Canucks up for Cup

Vancouver Canucks center Ryan Kesler (2nd R) hugs goalie Roberto Luongo (R) after their win over...

Vancouver Canucks center Ryan Kesler (2nd R) hugs goalie Roberto Luongo (R) after their win over the Boston Bruins in Game 5 of the NHL Stanley Cup hockey playoff in Vancouver, British Columbia June 10, 2011. (REUTERS/Andy Clark)

STEVE MACFARLANE, QMI Agency

, Last Updated: 2:39 PM ET

There's a reason the Vancouver Canucks are the odds-on favourite to win the Stanley Cup.

Even over the team they lost it to just a few months ago.

The Canucks are still that strong, on paper.

Add that to the motivation of getting to Game 7 against the Boston Bruins and then losing it in embarrassing fashion, and you've got a hungry and talented group.

Those are the two elements a team needs most -- and maybe a little luck -- to win the NHL crown.

So talk all you want about the Washington Capitals finally living up to their regular- season hype or the Bruins proving they weren't a one-hit wonder. I'm banking on the Canucks.

Fans either love them or hate them, so there are already no doubt a large majority of haters moving on from this column.

For the record, I don't root for the Canucks. I haven't really rooted for anything but a good story for almost a decade -- ever since I came to grips with the fact my hometown Toronto Maple Leafs will never win a Cup in my lifetime.

The Canucks are my pick for all the right reasons.

Roberto Luongo is an elite goalie. You can stop laughing now. He has nights where he looks like anything but one of the best 'tenders in the league. However, most of the top goalies in the league look mortal every now and then.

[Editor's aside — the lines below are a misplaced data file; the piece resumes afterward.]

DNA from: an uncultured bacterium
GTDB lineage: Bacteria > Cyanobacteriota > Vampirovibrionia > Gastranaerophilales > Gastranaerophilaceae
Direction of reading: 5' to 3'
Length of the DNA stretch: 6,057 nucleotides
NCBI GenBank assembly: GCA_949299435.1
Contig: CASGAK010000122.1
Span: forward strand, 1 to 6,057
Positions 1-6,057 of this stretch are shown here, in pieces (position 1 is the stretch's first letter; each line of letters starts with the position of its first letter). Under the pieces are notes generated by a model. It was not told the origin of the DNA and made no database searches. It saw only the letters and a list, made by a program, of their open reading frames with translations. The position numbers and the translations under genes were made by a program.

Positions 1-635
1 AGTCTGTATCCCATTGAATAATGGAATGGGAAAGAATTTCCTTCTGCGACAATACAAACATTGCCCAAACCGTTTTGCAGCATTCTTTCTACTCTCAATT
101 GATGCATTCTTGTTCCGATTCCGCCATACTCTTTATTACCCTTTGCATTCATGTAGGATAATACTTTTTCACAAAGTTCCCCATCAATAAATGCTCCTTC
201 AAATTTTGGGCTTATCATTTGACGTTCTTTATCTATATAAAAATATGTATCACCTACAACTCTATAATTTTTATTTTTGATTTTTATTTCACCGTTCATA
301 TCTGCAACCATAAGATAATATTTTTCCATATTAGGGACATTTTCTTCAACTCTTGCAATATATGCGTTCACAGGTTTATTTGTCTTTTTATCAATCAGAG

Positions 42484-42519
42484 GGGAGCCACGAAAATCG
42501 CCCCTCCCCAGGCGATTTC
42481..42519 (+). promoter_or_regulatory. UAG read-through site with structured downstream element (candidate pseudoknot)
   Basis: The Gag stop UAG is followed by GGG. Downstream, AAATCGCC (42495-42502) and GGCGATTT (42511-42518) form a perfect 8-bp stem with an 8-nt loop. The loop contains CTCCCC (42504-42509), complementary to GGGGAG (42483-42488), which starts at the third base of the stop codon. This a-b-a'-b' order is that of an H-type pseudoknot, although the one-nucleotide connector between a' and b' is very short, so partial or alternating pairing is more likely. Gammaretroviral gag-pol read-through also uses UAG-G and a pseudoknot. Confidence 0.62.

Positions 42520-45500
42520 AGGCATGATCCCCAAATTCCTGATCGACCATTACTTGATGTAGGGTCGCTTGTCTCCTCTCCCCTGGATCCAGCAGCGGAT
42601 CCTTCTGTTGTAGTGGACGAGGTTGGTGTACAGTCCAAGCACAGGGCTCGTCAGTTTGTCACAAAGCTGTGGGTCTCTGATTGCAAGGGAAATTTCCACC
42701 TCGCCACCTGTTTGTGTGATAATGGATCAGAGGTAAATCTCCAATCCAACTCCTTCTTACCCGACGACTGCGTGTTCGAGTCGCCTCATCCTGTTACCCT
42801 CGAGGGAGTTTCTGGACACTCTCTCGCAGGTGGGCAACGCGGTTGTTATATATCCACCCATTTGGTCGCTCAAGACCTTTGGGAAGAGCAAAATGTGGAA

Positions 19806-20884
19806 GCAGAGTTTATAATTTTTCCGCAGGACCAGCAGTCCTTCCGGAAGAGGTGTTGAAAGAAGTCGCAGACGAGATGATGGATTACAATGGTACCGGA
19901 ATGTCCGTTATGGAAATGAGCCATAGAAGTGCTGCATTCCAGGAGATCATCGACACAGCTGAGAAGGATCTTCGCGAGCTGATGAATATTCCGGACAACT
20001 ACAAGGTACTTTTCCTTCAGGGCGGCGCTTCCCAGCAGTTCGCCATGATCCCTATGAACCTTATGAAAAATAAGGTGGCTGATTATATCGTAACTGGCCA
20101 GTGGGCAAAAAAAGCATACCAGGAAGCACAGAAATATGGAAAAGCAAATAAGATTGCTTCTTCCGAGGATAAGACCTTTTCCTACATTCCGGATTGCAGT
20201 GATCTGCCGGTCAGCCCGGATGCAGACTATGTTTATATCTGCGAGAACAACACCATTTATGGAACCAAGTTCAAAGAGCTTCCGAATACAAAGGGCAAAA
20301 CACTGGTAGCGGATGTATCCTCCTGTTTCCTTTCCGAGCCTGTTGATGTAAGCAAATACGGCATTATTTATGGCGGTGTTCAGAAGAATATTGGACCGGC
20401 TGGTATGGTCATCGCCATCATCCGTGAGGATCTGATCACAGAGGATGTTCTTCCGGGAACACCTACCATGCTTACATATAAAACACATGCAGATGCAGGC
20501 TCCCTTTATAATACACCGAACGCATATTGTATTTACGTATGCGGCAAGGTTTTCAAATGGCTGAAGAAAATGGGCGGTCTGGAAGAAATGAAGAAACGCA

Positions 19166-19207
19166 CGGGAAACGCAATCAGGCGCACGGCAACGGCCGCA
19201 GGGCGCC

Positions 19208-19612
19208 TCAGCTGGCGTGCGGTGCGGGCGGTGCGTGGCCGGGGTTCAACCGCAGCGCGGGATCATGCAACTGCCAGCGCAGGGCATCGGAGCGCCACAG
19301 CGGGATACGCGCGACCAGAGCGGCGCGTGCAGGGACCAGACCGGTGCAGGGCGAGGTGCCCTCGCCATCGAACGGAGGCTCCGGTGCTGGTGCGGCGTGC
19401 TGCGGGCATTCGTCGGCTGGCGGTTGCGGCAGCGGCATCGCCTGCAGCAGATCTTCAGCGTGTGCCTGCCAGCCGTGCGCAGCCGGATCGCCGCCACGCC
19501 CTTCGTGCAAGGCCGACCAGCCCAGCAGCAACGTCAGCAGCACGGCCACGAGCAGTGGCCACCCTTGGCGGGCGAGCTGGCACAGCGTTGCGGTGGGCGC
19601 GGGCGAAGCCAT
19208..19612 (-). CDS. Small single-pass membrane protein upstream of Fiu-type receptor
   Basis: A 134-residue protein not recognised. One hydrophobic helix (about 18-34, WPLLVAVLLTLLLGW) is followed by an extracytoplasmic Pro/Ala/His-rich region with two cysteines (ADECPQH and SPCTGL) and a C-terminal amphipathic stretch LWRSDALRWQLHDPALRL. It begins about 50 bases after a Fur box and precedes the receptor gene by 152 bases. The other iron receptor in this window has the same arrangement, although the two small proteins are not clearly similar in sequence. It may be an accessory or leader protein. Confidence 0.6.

Besides, his backup, Cory Schneider, is no slouch.

It wasn't Luongo's lacklustre performances that lost them the ultimate prize last spring. The Sedin Twins didn't live up to their top billing. In fact, the heavily armed Canucks offence shot blanks in the final against the Bruins. I don't expect them to wilt when they get back to the big stage.

And despite injuries that could keep Ryan Kesler from starting the season and definitely will keep speedster Mason Raymond out for a while, the Canucks are still loaded with weapons.

Daniel and Henrik Sedin will challenge for the Art Ross, and Alex Burrows, Mikael Samuelsson, Christopher Higgins and Marco Sturm provide plenty of secondary scoring.

Their defence took a hit when Christian Ehrhoff signed a 10-year deal with the Buffalo Sabres for way more money than the Canucks were prepared to shell out, but they still have Dan Hamhuis, Kevin Bieksa, Alex Edler, Sami Salo and Keith Ballard anchoring the blueline.

Aaron Rome and Nolan Baumgartner are hurting, but Andrew Alberts, Christopher Tanev and Alexander Sulzer -- a free-agent pickup from the Nashville Predators -- provide depth.

It's still a winning roster -- a Presidents' Trophy candidate.

The only thing they didn't win last year was the Stanley Cup ... and they'll be doing everything they can to correct that this spring.

steve.macfarlane@sunmedia.ca On Twitter: @SUNMacfarlane


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